Windows Programming with MFC - PDF by fwg31028

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									 Windows Programming
      with MFC

          MFC Programming

? MFC:  The Microsoft Foundation Class
? Additional Notes:

? The Microsoft Foundation Class (MFC)
  – A Hierarchy of C++ classes designed to
    facilitate Windows programming
  – An alternative to using Win32 API functions
  – A Visual C++ Windows app can use either
    Win32 API, MFC, or both
     Some Characteristics of MFC
?   Offers convenience of REUSABLE CODE
     – Many tasks in Windows apps are provided by MFC
     – Programs can inherit and modify this functionality as
     – MFC handles many clerical details in Windows pgms
     – Functionality encapsulated in MFC Classes
? Produce smaller executables
? Can lead to faster program development
? MFC Programs must be written in C++ and
  require the use of classes
     – Programmer must have good grasp of OO concepts

              Help on MFC Classes
?    See Online Help (Index) on:
           “Hierarchy Chart”
            “MFC Reference”
?    On the Web:
                 Base MFC Class
? CObject: At top of hierarchy ("Mother” of almost
  all MFC classes)
? Provides features like:
    –   Serialization
    –   Runtime class information
    –   Diagnostic & Debugging support
    –   Some important macros
?   All its functionality is inherited by any classes
    derived from it

 Some Important Derived Classes
? CFile
? CGdiObject
? CMenu
? CCmdTarget:   Encapsulates message passing
 process and is parent of:
  – CWnd
    • Base class from which all windows are derived
    • Encapsulates many important windows functions and
      data members
    • Examples:
       – m_hWnd stores the window’s handle
       – Create(…) creates a window
  – Most common subclasses:
    • CFrameWindow
    • CView
    • CDialog

? CCmdTarget         also parent of:
   – CWinThread: Defines a thread of execution and
     is the parent of:
     • CWinApp
        – Encapsulates an MFC application
        – Controls following aspects of Windows programs:
           – Startup, initialization, execution, the message
             loop, shutdown
           – An application should have one CWinApp
           – When instantiated, application begins to run
   – CDocument
 Primary task in writing an MFC
 ? To create/modify classes
 ? Most will be derived from MFC library

  MFC Class Member Functions
? Mostfunctions called by an application will
  be members of an MFC class
? Examples:
  – ShowWindow()--a member of CWnd class
  – TextOut()--a member of CDC
  – LoadBitmap()--a member of CBitmap
? Applications   can also call API functions
  – Use “global scope resolution” operator   ::
     • Example   ::UpdateWindow(hWnd);
           MFC Global Functions
? Not members of any MFC class
? Independent of or span MFC class
? Example:
      – AfxMessageBox()

    Message Processing under MFC
?   API mechanism: switch/case statement in app’s WndProc
?   Under MFC, WndProc is buried in MFC framework
?   Message handling mechanism: “Message Maps "
    – lookup tables the MFC WndProc searches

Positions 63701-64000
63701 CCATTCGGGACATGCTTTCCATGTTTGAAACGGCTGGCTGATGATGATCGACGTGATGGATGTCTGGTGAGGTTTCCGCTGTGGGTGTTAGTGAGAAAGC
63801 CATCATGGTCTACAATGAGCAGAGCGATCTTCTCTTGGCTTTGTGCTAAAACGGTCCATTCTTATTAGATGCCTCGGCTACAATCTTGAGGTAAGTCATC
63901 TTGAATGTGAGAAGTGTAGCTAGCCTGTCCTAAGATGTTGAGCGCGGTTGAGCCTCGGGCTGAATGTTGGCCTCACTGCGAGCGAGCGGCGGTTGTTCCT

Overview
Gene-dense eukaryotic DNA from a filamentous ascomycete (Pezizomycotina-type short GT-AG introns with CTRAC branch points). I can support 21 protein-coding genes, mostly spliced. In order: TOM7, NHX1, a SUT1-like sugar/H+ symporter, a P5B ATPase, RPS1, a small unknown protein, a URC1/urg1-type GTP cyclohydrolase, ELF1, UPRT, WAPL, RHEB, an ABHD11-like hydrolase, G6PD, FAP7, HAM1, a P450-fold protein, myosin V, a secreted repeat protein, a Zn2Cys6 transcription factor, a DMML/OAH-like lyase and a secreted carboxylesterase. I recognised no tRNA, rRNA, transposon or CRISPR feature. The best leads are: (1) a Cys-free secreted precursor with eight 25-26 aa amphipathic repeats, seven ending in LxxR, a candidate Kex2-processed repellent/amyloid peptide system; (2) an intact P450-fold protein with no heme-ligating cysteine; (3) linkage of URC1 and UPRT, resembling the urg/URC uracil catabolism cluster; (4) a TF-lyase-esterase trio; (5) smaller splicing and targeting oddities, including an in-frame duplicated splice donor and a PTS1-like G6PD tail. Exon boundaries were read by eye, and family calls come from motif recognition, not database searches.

?   A Message Map contains:
    – A Message number
    – A Pointer to a message-processing function
       • These are members of CWnd
       • You override the ones you want your app to respond to
       • Like virtual functions
    – “Message-mapping macros” set these up
     MFC Windows Programming
      (App/Window Approach)
?   Simplest MFC programs must contain two classes
    derived from the hierarchy:
     – 1. An application class derived from CWinApp
       • Defines the application
       • provides the message loop
    – 2. A window class usually derived from
      CWnd or CFrameWnd
       • Defines the application's main window
?   To use these & other MFC classes you must have:
    #include <Afxwin.h> in the .cpp file
MFC Windows Programming
(Document/View Approach)
? Frequently  need to have different views
  of same data
? Doc/View approach achieves this
  – Encapsulates data in a CDocument class
  – Encapsulates data display mechanism &
    user interaction in a CView class object

Relationship between Documents,
       Views, and Windows
     Document/View Programs
? Almost always have at least four classes derived
   – CFrameWnd
   – CDocument
   – CView
   – CWinApp
? Usually put into separate declaration (.h) and
  implementation (.cpp) files
? Lots   of initialization code
?   Could be done by hand, but nobody does it that

    Microsoft Developer Studio
    AppWizard and ClassWizard
    ? Tool that generates a Doc/View MFC program
      framework automatically
    ? Can be built on and customized by programmer
    ? Fast, efficient way of producing Windows Apps
    ? Creates functional CFrameWnd, CView,
      CDocument, CWinApp classes
    ? After AppWizard does it's thing:
        – Application can be built and run
        – Full-fledged window with all common menu items,
          tools, etc.

    Other Visual Studio Wizards
?   Dialog boxes that assist in generating code
    – Generate skeleton message handler functions
         • Set up the message map
    – Connect resources & user-generated events to
      program response code
    – Insert code into appropriate places in program
         • Code then can then be customized by hand
    – Create new classes or derive classes from MFC base
    – Add new member variables/functions to classes
?   In .NET many wizards available through
    ‘Properties window’
         SKETCH Application
? Example  of Using AppWizard and